This is a website with supporting material for the book chapter Dynamic structural equation modeling as a combination of time series modeling, multilevel modeling, and structural equation modeling, for the Handbook of SEM. A pdf can be find here here.

Specifically, this website contains:

While other data and other research questions most likely require other model specifications, the descriptions and considerations provided here will hopefully prove helpful to you in making informed decisions about your DSEM analyses.



Dynamic structural equation modeling (DSEM) is a framework that can be used to model intensive longitudinal data, such as obtained with experience sampling methodology (ESM), ecological momentary assessments (EMA), daily diaries, real time data capture, ambulatory assessments, observation data, and other techniques that result in a large number of repeated measures form the same case, such as an individual or dyad. DSEM is specifically concerned with the dynamics, that is, lagged relations between observed and/or unobserved variables over time.

In the book chapter we explain how DSEM can be considered a combination of three modeling traditions: a) time series modeling, by which we can model the dynamic (i.e., lagged) relations within a person over time; b) multilevel modeling, that allows us to relate individual differences in the means and dynamics (i.e., random effects) to each other, and to predict them from observed time-invariant covariates; and c) structural equation modeling, which allows us to specify latent variables and path models for the stable between person differences in means and dynamics.

In the book chapter we present a number of DSEM models that we illustrate with an empirical data set. These models include:

On this website we present the Mplus input and output of these models, and elaborate on their interpretation.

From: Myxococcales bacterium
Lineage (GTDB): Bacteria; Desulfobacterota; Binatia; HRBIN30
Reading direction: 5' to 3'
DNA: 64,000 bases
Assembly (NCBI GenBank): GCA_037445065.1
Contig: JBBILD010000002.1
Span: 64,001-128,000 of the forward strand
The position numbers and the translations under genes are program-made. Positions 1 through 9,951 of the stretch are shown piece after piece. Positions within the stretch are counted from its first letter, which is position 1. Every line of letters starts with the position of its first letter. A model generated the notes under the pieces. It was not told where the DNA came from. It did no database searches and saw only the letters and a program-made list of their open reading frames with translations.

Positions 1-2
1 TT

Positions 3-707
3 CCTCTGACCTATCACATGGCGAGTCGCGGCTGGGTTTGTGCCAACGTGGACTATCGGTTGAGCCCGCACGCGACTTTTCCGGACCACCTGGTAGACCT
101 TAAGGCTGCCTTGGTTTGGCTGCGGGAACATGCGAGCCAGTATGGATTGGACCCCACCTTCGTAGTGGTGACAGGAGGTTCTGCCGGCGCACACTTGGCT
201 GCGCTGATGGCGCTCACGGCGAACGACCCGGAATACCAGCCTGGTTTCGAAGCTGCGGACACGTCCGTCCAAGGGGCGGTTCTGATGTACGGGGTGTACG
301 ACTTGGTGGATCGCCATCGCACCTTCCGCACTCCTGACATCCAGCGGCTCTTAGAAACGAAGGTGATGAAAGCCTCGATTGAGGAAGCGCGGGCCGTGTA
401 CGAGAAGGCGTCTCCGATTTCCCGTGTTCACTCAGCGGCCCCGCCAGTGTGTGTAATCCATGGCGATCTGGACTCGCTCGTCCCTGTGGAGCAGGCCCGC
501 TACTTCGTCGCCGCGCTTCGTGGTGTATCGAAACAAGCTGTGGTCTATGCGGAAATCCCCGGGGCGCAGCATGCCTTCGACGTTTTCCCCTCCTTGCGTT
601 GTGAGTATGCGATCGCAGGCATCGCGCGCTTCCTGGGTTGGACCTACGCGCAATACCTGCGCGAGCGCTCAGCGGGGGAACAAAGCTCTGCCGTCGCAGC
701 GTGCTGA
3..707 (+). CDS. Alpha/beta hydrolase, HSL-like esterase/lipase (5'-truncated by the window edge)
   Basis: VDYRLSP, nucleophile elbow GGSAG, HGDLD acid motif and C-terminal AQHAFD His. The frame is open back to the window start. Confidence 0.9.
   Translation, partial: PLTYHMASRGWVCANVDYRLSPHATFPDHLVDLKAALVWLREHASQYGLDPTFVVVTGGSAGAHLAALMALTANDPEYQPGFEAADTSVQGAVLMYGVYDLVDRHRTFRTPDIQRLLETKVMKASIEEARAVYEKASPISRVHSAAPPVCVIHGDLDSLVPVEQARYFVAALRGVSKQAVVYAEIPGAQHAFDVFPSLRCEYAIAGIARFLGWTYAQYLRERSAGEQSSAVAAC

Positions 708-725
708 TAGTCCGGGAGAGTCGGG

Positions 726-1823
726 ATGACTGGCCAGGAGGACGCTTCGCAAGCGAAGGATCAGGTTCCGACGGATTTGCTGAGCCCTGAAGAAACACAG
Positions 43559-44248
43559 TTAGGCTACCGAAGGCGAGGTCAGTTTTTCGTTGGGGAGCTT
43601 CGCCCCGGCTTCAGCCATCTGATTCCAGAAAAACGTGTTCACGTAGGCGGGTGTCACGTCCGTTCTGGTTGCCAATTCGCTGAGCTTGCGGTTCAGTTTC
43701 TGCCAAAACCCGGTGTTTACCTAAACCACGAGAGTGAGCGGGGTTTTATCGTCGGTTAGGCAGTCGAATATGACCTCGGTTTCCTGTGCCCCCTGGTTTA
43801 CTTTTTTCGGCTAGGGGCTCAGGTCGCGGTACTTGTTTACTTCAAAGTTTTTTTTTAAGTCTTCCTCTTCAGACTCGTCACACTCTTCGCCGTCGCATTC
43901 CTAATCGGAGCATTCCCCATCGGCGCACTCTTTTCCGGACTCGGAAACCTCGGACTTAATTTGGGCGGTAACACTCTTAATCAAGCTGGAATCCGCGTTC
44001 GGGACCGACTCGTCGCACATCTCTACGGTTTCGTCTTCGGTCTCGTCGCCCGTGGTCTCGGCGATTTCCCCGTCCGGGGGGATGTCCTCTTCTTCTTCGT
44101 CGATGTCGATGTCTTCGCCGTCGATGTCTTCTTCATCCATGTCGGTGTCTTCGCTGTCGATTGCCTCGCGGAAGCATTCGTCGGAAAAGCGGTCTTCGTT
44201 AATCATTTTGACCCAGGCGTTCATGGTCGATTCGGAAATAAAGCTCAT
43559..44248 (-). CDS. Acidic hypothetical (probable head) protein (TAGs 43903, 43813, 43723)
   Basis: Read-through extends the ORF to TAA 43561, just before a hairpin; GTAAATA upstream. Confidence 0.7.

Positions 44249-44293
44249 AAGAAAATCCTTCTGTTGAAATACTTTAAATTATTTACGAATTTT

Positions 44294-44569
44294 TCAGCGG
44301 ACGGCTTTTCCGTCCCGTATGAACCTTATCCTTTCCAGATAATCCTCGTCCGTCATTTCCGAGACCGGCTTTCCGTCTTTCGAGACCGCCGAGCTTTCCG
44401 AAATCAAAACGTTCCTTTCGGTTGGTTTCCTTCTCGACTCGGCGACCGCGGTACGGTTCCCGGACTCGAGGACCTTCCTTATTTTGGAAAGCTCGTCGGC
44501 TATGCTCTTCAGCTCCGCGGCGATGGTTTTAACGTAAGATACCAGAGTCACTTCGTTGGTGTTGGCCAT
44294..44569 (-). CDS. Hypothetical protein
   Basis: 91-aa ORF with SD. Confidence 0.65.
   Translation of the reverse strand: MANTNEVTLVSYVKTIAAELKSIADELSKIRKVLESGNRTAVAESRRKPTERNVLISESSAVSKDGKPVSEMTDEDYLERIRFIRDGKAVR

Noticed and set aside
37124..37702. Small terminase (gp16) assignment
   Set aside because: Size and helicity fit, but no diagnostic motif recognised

General comments about the empirical data

These data come from 129 participants who were measured using experience sampling during two episodes. Each episode consisted of 10 beeps per day for 6 days. The first episode took place before the intervention. After completing this episode, they were randomly assigned to either a mindfulness training or a control group, and a second episode of experience sampling took place after the intervention. In the \(N=1\) analyses and the first six multilevel models, we focus on data from the first episode only. Subsequently, we consider the data from both episodes in a pretest-posttest analysis.

The data are in long format, meaning that each beep for each individual is represented by a separate row. Throughout we focus on two time-varying variables: negative affect (\(y\)) and unpleasantness of events (\(x\)). The latter is actually based on a variable that was measured with 0 representing a neutral event, negative values representing the degree of unpleasantness of events, and positive values representing the degree of pleasantness of events. This was rescaled by multiplying it by -1, using the DEFINE command:

DEFINE:     ue_pre = -1*U2P_pre; 

In some of the multilevel analyses we also include a time-invariant predictor, measured prior to the first episode of experience sampling, and a time-invariant outcome, measured after the first episode of experience sampling.

To be able to account for the unequal length of the time intervals between the measurements, we have created a variable that represents time (in hours) since the start of the first day. This is thus a variable that within a person is ever increasing.